DISCUSSION: Introducing each other, what motivates you in Theology?
Go slow and ask each other questions. Try to get to know each other well especially if this is the first proper Theology Network session of the year.
- Name, Year, Course?
- Why theology? Why the particular course you’ve chosen?
- What are you most enjoying / most looking forward to in theology?
- What are your hopes/ plans for after university if any at the moment?
We come to our theology degrees with a variety of good motivations. Some want to prepare for some form of Christian ministry, others to be teachers. Some simply want to pursue the subject they enjoyed most at school.
Let’s think more deeply about why we study theology through the perspectives of studying for the sake of God, the sake of others, and for our own sake.
DISCUSSION: Studying for God
Moltmann, in Trinity and Kingdom, criticised pragmatism in theology (theology that is studied primarily to achieve something). Instead, he describes theology as doxology (worship).
Theology isn’t a scientific study of God as the (dead) object, using knowledge of Him to achieve something else. Rather, God is the ‘revealing subject’ of theology (see 1 Cor 2:10-11). When we attempt to know God more through theology, we are not initiating, but responding to his enacted desire to be known.
Our primary motive for theology must begin with Him, and this gives us reason to put our all into studying well – If God wants to be glimpsed, then he deserves to be glimpsed well.
- How does God as the ‘revealing subject’ of theology change the way that you approach studying?
- How can we practically put God first as we get into the mundanity of studying theology at university?
DICUSSION: Studying for Others
Theology is meant to serve others and build them up in love and good works. It has been said “Theology is the skeleton; preaching is the skin.” Dr Martin Lloyd-Jones wrote in Preachers and Preaching,
“To me there is nothing more important in a preacher than that he should have a systematic theology, that he should know it and be well grounded in it. This systematic theology, this body of truth which is derived from the Scripture, should always be present as a background and as a controlling influence in his preaching.”
We may not all be preachers, but studying theology give us an opportunity to help overcome anti-intellectualism in the church (i.e. ‘if we think about things too much that will damage our faith’). It’s all too common for people to reject the knowledge of God in pursuit of a “simple Gospel”.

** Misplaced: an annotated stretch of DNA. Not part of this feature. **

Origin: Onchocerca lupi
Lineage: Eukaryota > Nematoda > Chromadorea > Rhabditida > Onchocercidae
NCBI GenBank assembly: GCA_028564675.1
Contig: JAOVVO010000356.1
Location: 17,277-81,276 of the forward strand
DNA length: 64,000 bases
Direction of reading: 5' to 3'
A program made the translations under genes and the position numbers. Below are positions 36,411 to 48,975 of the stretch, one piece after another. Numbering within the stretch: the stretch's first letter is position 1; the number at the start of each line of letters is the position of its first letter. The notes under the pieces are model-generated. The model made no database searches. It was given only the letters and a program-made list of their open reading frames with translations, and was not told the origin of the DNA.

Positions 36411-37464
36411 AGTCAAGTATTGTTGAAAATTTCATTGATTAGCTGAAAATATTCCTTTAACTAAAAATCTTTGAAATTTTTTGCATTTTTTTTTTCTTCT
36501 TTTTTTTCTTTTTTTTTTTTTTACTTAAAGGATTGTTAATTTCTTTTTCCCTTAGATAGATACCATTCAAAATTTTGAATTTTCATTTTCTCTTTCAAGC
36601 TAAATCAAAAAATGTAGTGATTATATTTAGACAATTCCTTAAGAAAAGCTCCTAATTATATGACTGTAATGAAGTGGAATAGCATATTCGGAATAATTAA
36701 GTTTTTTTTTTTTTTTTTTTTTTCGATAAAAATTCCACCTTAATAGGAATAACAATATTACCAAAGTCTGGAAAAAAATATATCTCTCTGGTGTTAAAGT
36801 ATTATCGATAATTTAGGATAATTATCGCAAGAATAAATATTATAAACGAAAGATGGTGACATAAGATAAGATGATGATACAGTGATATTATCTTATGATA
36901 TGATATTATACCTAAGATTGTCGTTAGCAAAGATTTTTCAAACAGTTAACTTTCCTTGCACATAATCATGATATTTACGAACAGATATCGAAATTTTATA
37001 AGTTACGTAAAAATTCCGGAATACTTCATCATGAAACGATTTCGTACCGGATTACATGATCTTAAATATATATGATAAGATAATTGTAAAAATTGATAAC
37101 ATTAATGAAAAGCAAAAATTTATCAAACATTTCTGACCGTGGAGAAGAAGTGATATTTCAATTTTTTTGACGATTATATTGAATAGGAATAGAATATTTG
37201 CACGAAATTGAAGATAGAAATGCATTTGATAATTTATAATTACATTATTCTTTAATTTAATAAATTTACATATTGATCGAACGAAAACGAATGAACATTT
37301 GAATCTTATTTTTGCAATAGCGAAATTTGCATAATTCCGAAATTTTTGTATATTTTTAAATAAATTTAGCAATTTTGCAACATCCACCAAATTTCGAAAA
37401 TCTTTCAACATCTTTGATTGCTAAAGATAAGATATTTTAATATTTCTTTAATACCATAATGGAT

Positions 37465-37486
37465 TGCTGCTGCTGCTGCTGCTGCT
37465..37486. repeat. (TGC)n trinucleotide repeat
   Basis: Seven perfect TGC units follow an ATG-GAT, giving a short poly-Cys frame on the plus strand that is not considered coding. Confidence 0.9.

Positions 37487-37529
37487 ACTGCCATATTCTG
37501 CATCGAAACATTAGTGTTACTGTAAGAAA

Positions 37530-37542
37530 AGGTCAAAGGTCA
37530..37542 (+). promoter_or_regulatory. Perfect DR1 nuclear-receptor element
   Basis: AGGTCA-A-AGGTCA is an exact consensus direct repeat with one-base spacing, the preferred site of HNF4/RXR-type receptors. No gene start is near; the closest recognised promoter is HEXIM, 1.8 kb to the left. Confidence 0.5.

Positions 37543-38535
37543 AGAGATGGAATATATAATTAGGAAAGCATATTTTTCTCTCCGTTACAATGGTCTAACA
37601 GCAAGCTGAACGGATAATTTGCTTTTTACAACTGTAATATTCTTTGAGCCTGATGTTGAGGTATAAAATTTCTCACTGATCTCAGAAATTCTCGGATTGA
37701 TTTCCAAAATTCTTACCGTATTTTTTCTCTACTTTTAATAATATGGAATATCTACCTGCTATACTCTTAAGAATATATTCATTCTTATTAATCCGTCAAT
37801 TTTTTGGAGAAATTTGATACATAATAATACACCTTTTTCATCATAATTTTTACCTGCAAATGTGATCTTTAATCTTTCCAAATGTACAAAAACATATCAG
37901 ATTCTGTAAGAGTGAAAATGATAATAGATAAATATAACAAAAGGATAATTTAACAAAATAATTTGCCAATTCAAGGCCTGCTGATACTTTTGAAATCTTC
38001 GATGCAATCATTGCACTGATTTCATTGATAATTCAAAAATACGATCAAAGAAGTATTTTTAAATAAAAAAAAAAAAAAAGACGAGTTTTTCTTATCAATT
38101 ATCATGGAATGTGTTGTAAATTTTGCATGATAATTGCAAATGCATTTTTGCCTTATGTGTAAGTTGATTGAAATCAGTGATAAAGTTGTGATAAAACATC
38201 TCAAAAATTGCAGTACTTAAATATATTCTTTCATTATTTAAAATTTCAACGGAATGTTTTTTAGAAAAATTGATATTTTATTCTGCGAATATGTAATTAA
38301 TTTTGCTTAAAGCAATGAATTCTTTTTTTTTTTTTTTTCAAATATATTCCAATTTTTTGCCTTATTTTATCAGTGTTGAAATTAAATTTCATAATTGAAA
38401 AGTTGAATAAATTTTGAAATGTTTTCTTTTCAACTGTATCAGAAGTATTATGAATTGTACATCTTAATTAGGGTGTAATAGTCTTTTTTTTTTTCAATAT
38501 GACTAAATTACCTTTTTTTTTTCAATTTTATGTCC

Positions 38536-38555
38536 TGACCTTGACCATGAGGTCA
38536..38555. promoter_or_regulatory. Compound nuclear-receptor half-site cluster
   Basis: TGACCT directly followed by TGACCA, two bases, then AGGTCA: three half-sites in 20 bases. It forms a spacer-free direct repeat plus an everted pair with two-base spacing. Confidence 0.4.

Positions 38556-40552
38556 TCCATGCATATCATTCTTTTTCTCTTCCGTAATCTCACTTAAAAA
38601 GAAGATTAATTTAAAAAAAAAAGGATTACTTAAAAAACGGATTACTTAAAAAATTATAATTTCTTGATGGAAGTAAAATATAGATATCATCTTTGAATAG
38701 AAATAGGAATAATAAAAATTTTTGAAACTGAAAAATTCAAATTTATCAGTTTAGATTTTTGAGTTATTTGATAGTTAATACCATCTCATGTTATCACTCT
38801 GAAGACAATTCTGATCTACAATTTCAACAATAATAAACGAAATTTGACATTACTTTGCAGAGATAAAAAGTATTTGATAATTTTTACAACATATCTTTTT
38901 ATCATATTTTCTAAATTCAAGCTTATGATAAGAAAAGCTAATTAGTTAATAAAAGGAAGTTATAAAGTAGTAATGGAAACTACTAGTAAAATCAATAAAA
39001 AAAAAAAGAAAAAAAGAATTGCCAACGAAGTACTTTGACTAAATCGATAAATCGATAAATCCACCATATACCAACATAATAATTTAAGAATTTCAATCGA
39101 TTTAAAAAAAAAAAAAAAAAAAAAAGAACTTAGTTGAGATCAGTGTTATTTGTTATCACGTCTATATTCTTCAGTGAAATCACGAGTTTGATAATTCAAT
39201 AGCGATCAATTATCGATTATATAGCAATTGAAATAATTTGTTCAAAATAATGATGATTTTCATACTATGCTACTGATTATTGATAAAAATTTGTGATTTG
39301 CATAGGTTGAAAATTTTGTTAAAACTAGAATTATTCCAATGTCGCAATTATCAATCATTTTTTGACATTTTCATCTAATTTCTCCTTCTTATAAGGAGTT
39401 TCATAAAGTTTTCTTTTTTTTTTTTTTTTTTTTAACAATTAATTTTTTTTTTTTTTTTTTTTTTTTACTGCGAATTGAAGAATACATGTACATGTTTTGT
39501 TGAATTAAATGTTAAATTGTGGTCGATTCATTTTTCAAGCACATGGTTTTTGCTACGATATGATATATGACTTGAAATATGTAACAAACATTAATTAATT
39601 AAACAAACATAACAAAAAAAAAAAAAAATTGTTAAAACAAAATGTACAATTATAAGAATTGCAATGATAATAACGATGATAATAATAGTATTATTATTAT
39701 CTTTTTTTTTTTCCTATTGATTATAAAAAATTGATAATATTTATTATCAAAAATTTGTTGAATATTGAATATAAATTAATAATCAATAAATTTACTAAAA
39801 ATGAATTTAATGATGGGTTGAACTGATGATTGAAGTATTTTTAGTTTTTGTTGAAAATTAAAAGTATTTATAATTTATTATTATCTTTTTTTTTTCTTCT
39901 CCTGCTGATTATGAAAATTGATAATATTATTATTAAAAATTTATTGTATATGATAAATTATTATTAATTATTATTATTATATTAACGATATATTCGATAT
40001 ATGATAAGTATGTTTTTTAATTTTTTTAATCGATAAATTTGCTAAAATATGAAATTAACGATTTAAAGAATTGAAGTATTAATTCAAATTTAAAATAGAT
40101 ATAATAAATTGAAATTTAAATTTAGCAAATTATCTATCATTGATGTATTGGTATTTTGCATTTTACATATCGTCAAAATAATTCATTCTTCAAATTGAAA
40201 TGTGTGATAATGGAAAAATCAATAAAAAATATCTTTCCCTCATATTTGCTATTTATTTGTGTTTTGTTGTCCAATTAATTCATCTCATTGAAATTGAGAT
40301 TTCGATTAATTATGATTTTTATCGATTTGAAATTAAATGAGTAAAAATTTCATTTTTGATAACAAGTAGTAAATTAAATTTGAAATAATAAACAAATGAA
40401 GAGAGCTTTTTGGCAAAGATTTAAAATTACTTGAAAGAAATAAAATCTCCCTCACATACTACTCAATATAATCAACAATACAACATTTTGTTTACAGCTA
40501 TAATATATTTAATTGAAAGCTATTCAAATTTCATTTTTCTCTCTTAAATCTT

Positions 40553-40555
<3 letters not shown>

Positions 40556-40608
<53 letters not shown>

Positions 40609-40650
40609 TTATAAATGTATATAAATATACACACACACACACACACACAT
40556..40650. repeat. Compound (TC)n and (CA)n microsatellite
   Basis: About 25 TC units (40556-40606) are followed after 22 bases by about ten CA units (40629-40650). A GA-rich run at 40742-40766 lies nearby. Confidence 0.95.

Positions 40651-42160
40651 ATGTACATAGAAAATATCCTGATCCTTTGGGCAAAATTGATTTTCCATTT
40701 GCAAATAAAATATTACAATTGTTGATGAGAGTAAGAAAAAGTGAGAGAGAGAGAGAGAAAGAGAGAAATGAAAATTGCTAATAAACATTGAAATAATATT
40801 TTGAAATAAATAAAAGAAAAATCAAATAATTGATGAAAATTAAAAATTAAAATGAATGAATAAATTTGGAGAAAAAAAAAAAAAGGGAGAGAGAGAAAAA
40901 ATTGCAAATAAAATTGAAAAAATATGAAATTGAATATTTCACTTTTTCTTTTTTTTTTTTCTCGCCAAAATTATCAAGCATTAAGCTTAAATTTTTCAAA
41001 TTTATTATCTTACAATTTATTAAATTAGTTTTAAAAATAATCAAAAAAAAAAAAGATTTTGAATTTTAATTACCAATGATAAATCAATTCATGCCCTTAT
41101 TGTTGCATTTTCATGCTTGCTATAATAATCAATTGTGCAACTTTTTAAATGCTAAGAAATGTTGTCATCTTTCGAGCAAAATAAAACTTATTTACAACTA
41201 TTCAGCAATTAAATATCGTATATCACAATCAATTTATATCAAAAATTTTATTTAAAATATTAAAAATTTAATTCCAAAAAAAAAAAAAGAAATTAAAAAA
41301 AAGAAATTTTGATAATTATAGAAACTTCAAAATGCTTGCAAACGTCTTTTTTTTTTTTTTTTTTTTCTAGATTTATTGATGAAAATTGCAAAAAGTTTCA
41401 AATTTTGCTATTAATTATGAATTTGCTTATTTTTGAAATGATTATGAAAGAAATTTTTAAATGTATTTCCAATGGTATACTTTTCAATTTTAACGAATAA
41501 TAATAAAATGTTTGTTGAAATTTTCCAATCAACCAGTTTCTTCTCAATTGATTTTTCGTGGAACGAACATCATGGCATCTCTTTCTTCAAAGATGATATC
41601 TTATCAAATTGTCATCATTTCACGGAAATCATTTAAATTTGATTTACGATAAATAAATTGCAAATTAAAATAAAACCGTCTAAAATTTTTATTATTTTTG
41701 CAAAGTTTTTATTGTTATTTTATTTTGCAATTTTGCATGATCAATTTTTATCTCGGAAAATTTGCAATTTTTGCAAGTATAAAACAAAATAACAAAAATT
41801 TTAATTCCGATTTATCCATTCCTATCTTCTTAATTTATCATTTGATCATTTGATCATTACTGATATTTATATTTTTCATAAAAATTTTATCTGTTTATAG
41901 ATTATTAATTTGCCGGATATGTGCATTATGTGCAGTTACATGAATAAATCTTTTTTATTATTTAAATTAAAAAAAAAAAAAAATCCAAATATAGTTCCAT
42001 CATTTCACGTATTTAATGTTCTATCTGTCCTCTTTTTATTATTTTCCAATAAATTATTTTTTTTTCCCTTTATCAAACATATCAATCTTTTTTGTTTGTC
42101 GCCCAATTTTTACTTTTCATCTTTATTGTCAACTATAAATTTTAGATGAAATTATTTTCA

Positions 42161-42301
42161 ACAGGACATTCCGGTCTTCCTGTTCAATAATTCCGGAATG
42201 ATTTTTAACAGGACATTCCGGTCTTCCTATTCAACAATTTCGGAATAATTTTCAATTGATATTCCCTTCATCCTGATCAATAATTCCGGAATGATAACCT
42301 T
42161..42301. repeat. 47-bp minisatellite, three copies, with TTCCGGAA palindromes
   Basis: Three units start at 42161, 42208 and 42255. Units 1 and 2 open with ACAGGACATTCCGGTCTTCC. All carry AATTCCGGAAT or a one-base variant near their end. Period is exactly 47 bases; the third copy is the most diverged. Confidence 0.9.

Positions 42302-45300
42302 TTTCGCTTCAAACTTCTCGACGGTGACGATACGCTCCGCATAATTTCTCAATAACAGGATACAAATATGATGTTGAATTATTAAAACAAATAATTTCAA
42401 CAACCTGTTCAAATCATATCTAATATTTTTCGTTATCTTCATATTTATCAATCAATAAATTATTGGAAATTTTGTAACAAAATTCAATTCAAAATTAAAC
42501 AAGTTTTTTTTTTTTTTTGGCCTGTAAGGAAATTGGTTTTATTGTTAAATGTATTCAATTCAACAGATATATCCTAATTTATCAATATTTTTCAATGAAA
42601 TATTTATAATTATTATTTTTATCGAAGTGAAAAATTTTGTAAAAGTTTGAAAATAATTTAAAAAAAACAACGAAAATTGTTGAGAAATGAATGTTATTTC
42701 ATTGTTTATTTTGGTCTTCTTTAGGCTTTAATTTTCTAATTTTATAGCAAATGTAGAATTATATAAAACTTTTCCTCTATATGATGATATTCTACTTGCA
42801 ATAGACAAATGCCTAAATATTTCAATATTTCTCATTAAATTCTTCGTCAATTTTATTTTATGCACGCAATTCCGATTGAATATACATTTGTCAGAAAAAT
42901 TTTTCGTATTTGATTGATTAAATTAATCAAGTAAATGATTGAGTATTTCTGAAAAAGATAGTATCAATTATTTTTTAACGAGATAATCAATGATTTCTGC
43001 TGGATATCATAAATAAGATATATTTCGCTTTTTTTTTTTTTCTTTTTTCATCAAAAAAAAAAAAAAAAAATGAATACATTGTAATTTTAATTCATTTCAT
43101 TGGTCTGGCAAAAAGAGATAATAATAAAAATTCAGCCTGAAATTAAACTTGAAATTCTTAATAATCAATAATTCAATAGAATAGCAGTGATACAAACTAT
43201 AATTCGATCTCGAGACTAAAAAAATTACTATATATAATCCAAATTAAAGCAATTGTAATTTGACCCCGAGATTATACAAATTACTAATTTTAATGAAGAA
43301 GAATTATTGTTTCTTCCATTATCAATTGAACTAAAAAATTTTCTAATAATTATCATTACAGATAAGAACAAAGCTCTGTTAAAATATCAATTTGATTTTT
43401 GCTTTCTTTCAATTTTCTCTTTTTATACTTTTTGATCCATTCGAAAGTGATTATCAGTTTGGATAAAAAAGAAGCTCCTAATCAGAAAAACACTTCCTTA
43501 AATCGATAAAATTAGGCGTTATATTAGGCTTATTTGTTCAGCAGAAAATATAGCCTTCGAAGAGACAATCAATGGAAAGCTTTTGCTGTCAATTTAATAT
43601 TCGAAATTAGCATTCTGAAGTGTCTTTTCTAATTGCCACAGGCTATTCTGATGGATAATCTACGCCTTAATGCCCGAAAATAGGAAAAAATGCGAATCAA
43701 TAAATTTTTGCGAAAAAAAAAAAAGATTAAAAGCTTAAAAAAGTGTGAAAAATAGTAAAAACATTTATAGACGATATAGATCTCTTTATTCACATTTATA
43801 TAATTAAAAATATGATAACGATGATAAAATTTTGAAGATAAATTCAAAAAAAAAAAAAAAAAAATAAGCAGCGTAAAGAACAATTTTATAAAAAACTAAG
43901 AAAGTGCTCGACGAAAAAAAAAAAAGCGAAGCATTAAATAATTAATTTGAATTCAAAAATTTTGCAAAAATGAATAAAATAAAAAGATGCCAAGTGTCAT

Jesus quoting the commandments adds in loving God with all your ‘mind’.
Deut 6:5 “You shall love the Lord your God with all your heart and with all your soul and with all your might.”
Mark 12:30 “And you shall love the Lord your God with all your heart and with all your soul and with all your mind and with all your strength.” (cf. Matthew 22:37; Luke 10:27)
Studying theology is a good opportunity to help others engage their minds in loving God.
- Where do you see the need for good theological thinking in your Christian communities?
- How can you practice serving others through your theological study?
Consider 1 Corinthians 8:1-3 “This ‘knowledge’ puffs up, but love builds up. If anyone imagines that he knows something, he does not yet know as he ought to know. But if anyone loves God, he is known by God.” (You may want to look at the whole chapter for context)
- What might it look like to do the work to take what you’re learning and make it useful for others (rather than a show of your ‘superior intellect’)
DISCUSSION: Studying for Self
Augustine wrote in Confessions,
“Can any praise be worthy of the Lord’s majesty? How magnificent his strength! How inscrutable his wisdom! Man is one of your creatures, Lord, and his instinct is to praise you. He bears about him the mark of death, the sign of his own sin, to remind him that you thwart the proud. But still, since he is part of your creation, he wishes to praise you. The thought of you stirs him so deeply that he cannot be content unless he praises you, because you made us for yourself and our hearts find no peace until they rest in you.
Grant me, Lord, to know and understand whether a man is first to pray to you for help or to praise you, and whether he must know you before he can call you to his aid. If he does not know you, how can he pray to you? For he may call for some other help, mistaking it for yours.
Or are men to pray to you and learn to know you through their prayers? Only, how are they to call upon the Lord until they have learned to believe in him? And how are they to believe in him without a preacher to listen to?”
Theology is an opportunity to be led to deeper worship of God. It is personally edifying to contemplate the one in whom all life is found.
It is also an opportunity to seek answers to nagging questions that you have about God and faith. Don’t underestimate the time that you have as students and the value of your access to libraries and scholars.
- What areas of theology are you most looking forward to as opportunities to rest in God?
- What questions do you hope to find answers to as you study theology?
Pray that you would know God more and be equipped to serve others with that knowledge.
Share any other prayer requests that you might have and spend time praying for each other.